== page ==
Definition - What does Unconscionability mean?
Unconscionability, or an unconscionable contract, is a legal basis for the refusal to enforce a contract in its entirety or in part. A court will typically rule in favor of someone claiming unconscionability when there is evidence that the agreement is blatantly one-sided. There must also be proof that one party knowingly constructed the contract in a manner conducive to exploitation of the other.
Justipedia explains Unconscionability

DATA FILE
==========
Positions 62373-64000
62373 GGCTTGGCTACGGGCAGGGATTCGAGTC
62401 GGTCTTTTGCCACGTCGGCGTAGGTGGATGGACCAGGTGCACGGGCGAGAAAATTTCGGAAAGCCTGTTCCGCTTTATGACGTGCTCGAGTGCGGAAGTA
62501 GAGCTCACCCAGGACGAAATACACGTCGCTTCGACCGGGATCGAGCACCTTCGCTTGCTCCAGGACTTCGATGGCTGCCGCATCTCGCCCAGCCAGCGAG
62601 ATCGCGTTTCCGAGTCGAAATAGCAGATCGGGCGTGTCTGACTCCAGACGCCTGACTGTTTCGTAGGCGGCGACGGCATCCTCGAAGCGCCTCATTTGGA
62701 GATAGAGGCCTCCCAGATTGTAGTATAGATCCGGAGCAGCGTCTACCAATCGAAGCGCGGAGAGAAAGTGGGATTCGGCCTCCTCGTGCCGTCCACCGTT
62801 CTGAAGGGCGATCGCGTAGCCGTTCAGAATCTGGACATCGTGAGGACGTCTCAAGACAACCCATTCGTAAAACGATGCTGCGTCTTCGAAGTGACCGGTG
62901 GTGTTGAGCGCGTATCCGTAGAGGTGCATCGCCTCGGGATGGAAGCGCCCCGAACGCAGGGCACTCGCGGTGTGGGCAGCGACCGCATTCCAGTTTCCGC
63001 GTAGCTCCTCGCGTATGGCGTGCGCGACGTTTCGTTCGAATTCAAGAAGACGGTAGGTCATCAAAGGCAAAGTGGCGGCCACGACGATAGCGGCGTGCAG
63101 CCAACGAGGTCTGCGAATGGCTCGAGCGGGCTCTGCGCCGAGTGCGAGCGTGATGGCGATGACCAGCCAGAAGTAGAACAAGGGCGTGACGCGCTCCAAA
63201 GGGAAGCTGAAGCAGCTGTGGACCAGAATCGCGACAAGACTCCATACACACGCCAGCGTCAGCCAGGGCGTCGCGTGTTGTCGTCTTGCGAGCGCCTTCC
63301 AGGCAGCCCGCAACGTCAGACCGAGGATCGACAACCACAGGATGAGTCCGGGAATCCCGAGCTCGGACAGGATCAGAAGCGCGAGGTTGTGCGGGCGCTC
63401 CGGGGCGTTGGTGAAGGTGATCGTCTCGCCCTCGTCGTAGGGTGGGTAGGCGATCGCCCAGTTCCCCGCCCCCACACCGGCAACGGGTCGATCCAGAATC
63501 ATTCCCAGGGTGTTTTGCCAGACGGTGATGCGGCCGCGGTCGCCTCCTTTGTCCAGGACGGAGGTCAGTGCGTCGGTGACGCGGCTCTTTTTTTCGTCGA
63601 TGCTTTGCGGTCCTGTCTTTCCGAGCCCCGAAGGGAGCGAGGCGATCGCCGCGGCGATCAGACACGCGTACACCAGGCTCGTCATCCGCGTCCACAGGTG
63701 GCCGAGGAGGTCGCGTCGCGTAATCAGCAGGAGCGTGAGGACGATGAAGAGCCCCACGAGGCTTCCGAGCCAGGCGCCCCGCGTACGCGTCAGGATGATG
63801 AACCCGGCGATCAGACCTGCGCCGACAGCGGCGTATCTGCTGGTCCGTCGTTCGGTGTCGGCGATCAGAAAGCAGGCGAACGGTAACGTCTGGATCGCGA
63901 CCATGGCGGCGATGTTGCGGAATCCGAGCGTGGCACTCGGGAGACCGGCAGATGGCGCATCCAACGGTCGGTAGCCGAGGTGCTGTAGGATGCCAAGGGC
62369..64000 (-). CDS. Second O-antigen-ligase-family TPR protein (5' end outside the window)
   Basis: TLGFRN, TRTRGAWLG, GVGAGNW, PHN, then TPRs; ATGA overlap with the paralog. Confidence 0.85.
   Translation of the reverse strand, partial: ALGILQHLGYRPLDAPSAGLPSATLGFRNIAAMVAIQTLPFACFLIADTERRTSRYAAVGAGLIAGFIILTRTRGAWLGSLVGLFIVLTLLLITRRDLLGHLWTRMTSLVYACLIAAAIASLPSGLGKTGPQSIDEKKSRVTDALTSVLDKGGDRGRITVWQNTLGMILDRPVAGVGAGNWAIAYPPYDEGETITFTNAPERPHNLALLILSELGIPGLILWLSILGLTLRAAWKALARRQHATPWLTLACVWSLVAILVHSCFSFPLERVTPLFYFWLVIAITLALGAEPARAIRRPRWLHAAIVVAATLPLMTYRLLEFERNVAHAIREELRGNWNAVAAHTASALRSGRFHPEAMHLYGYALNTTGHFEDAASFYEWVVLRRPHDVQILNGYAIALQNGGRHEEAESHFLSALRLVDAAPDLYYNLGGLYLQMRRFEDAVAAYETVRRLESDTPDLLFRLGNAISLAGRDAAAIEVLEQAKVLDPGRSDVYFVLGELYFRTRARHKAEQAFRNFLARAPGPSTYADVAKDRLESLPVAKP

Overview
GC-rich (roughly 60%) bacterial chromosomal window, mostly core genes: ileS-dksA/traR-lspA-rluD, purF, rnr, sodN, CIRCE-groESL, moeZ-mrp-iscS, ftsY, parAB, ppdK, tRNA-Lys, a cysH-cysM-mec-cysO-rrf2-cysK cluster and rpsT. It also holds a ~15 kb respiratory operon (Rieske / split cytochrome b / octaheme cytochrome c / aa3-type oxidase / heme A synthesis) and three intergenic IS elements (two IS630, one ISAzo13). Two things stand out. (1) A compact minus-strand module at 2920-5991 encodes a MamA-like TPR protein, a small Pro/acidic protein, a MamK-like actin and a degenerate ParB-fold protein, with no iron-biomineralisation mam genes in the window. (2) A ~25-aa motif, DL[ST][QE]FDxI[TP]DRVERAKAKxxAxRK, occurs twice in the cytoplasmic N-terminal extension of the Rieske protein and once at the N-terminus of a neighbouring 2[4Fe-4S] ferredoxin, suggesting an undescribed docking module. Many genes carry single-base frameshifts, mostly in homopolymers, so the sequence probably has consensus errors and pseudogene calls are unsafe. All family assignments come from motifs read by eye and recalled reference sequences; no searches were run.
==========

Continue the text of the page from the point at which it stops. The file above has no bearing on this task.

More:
Unconscionability occurs when one party coerces the other into signing the agreement through the use of threats or extreme pressure. Another example is a case in which one party includes an unreasonable stipulation or stipulations in the contract without the other party's knowledge. It also occurs when one person's options are significantly limited under the terms of the contract.
In most cases in which a court finds there is unconscionability, the contract is voided in part or whole. However, those are not the only options. The judge can also order that the portion of the contract deemed unconscionable is changed to reflect acceptable terms.